Olson: It made a ton of money which made some people think that suddenly the topic was unboring. Which produced a spate of climate documentaries that were all boring, and eventually resulted in an Oscar-nominated documentary filmmaker friend saying to me they all blend together -- all the same shots of melting glaciers, polar bears, carbon emissions ... blah, blah, blah. By 2008 another friend was at a gathering of indy film distributors in which they were saying, "no more environmental documentaries!", there's no audience for them. And by 2010 a producer friend of mine said, "Even the Green Channel doesn't want "green programming."
SPIEGEL ONLINE: How could they have done a better job with "An Inconvenient Truth"?
Olson: They could have told an actual story that posed an interesting question then led us on a journey in search of the answer. It could have opened with a simple question -- "Why is it the world did such a good job addressing the first atmospheric crisis, the ozone hole, but failed to do the same for global warming?" THAT would have been the makings of a very good, inquisitive and probing documentary.
SPIEGEL ONLINE: What other errors have been made by the climate movement?
Olson: The second was having zero strategy to deal with an all-out assault on "the brand" by climate skeptics, culminating in 2009 with "Climate Gate" that spun circles around the climate crowd, as they had zero ability to do "damage control."
SPIEGEL ONLINE: How could the climate community have prevented the damage to its reputation?
Olson: By having a coherent, singular strategy worked out in advance. Corporations have singular heads called CEOs. The science world has no such coherence, cohesion or cooperation. It's a bunch of academics who were raised on the idea of communication being a frivolous add-on.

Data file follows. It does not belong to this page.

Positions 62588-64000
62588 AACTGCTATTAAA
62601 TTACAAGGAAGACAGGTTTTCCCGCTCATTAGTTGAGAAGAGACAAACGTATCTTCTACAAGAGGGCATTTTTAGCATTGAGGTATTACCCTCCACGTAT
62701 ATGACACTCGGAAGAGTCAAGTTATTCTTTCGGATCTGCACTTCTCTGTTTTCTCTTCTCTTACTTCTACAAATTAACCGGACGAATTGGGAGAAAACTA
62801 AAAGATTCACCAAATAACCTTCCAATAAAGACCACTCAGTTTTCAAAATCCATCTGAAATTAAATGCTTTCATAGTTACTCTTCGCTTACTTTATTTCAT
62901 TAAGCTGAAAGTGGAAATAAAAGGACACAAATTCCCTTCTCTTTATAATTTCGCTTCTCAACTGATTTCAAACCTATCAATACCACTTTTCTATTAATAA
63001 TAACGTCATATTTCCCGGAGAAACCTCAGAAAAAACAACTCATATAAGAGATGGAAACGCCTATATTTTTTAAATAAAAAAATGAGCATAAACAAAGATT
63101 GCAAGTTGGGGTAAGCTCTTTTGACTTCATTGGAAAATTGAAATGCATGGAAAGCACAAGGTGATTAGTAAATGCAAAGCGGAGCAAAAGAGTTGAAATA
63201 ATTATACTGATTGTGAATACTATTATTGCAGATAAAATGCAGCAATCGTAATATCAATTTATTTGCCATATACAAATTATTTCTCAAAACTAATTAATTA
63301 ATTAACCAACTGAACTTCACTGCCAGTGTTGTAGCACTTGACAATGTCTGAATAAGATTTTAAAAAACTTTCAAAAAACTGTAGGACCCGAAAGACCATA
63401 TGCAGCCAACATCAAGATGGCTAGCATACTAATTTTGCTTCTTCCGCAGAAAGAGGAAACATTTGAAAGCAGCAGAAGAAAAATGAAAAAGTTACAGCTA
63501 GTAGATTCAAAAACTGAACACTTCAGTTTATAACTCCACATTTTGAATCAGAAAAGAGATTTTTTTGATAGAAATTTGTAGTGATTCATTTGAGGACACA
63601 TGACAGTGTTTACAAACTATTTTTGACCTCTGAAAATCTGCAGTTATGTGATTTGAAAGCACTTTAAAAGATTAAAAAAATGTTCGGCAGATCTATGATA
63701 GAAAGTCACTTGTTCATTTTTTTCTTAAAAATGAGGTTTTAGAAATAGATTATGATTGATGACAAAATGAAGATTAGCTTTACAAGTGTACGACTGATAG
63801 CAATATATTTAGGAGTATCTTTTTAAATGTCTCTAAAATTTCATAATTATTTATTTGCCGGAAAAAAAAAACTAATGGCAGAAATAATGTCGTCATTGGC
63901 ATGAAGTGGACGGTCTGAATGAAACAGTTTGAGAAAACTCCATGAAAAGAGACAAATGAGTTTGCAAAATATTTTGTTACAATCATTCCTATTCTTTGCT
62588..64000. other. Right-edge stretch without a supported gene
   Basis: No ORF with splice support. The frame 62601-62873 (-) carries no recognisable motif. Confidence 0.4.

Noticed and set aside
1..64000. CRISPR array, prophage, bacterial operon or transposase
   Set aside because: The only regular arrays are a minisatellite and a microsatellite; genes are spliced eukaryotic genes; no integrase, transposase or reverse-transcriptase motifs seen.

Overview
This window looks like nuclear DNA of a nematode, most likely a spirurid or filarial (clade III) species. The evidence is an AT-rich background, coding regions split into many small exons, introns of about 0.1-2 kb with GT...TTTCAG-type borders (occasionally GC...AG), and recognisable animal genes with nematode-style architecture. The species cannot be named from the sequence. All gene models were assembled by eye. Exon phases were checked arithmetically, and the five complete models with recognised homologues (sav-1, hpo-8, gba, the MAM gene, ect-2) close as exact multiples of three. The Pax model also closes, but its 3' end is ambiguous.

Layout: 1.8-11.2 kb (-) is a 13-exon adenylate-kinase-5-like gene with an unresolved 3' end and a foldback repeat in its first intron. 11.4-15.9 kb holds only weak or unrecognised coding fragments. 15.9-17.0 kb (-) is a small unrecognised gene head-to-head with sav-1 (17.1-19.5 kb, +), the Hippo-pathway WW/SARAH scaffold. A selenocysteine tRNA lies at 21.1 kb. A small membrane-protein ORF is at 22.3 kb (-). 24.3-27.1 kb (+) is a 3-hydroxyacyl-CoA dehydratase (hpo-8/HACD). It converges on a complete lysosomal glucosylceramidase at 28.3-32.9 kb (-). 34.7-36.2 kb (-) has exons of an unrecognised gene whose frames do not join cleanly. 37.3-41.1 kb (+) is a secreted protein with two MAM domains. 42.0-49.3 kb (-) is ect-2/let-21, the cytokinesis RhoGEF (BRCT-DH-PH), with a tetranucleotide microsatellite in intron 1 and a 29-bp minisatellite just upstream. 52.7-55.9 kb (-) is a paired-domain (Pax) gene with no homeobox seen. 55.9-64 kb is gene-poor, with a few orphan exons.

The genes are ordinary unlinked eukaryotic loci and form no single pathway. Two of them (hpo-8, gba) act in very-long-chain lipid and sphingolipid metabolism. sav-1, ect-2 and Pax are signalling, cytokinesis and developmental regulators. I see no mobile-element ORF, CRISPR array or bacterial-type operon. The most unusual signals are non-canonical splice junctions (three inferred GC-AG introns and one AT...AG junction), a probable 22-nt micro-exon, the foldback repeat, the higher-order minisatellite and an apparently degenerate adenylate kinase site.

SPIEGEL ONLINE: Many scientists are not so negative about this. Asked about the communication problem, they are happy to refer to the fact that they answer questions openly at public talks, that occasionally journalists call and that some blogs generate many comments.
Olson: Climate definitely interests the climate crowd at some science magazines, talks or blogs. Some blogs are amazing. They will post one comment about one graph of temperature records from tree rings and get over a thousand comments. Which is boredom so purified and crystalized it's in an unadulterated form that could make even a robot want to commit suicide.
SPIEGEL ONLINE: How could the public possibly still be interested in climate research?
Olson: I fear it's too late and that the brand has been ruined, but I hope it's not. The climate crowd did a lousy job communicating. Several reports have itemized the fact that over a billion dollars was spent on climate by the environmental side over the past decade. There is simply no excuse for the failure to communicate.
SPIEGEL ONLINE: But many research institutes offer seminars on climate communication, are they useless?
Olson: Not entirely, but the problems are at a very deep and instinctive level. What is missing is the narrative instinct. What is needed is "Narrative Training" involving partnering with people from the more visceral end -- media people, professional storytellers, actors, etc. As I did with my new book -- partnering with two actors. But academics like to just keep to themselves in their ivory towers. And the boredom continues.